Focus, Ash. You’re not out of the woods yet. I tried aiming the bow and arrow at Speedy, which was a lot harder than it already would have been, thanks to being slung over a shoulder that was already moving at top speed over uneven terrain. It would’ve been real nice if this bow had some crosshairs.
I aimed. I pulled back. My puny arm struggled against the tension of the bowstring. I fired. The arrow hurtled through the air, missing Speedy entirely. It hit the base of a tree far behind him, lodging itself into the tree’s bark with little fanfare. Damn. I was hoping it would at least explode or something.
I had one more arrow. I strung it back as far as I could, holding myself as steady as I could on this bumpy terrain, knowing how completely the odds were stacked against me. But if there was one thing I knew from years of anime and Terry Pratchett, it was that a one in a million shot was just dramatically improbable enough to be a near guaranteed success. Come on, literary clichés. Don’t let me down now. I launched the arrow.
It flew through the forest wind faster than I could see. And it hit… nothing. I lost sight of it completely. I had no idea where the arrow went, except that it clearly hadn’t hit Speedy, who was still chasing after us with all the intensity of a medieval Usain Bolt.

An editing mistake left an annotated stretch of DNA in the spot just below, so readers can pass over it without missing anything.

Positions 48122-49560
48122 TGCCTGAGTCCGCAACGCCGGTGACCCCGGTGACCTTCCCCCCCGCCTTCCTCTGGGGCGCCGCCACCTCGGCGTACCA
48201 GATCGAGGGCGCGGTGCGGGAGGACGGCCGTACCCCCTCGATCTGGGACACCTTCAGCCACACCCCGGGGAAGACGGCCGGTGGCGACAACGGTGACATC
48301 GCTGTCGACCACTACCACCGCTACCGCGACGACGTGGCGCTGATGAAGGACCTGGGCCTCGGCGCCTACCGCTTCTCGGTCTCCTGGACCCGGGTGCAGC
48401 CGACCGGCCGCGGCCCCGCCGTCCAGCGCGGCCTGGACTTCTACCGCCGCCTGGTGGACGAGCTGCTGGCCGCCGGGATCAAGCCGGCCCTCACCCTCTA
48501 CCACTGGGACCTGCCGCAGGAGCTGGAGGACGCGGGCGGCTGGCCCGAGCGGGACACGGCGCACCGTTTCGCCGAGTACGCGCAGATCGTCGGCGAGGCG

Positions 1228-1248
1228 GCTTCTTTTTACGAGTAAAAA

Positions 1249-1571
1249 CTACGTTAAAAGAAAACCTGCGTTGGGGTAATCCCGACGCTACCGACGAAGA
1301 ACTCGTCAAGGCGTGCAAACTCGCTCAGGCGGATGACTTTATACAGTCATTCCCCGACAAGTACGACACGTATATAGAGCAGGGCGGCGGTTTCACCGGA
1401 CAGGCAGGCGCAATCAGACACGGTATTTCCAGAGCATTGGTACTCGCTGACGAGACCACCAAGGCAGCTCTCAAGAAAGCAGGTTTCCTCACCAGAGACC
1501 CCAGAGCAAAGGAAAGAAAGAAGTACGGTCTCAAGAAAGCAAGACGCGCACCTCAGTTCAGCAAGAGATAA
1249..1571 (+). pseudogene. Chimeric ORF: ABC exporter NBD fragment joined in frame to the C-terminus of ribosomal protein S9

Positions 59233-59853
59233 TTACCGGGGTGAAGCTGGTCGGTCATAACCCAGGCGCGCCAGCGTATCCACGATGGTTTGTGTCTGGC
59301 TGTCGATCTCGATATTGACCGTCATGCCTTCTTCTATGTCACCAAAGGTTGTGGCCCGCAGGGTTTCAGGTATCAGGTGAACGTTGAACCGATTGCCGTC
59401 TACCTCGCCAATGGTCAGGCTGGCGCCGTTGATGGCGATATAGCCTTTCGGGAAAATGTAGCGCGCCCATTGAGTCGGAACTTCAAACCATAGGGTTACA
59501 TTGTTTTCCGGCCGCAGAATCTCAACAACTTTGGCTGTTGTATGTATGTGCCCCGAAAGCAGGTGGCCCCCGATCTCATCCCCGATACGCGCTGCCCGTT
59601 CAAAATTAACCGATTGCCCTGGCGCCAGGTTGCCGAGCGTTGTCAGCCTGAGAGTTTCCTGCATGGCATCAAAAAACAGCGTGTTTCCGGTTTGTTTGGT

“Out of arrows,” I shouted at Bohriam.
“Me too,” Boh shouted back.
I resisted the urge to admonish him—what kind of poor excuse for an RPG protagonist only leaves home with two arrows? Then I realized he had probably used all his arrows up in the battle with the Gray Guard that I crashed. Then I realized he also probably wasn’t the protagonist of this adventure. At risk of sounding way too egomaniacal with my newfound cosmic destiny, that honor probably belonged to me.
“Do you have any more of those lightning grenades?” I asked.
“The thing you used back on the battlefield!”
“Oh, the Kineosphere,” Bohriam said. “Only one, but I’ve been saving it for a special occasion.”
“It would be a pretty damn special occasion if we survived this! Use it!”
Bohriam hesitated for another few seconds before manifesting the Kineosphere out from his Inventory and into his hand. It was a ball of dark gray metal a couple inches wide, covered with about a dozen short cylindrical rounded spikes. It kind of reminded me of the mines from the old Windows Minesweeper game, except a lot sillier. Bohriam dropped the Kineosphere onto the ground below us.
“What are you doing?!”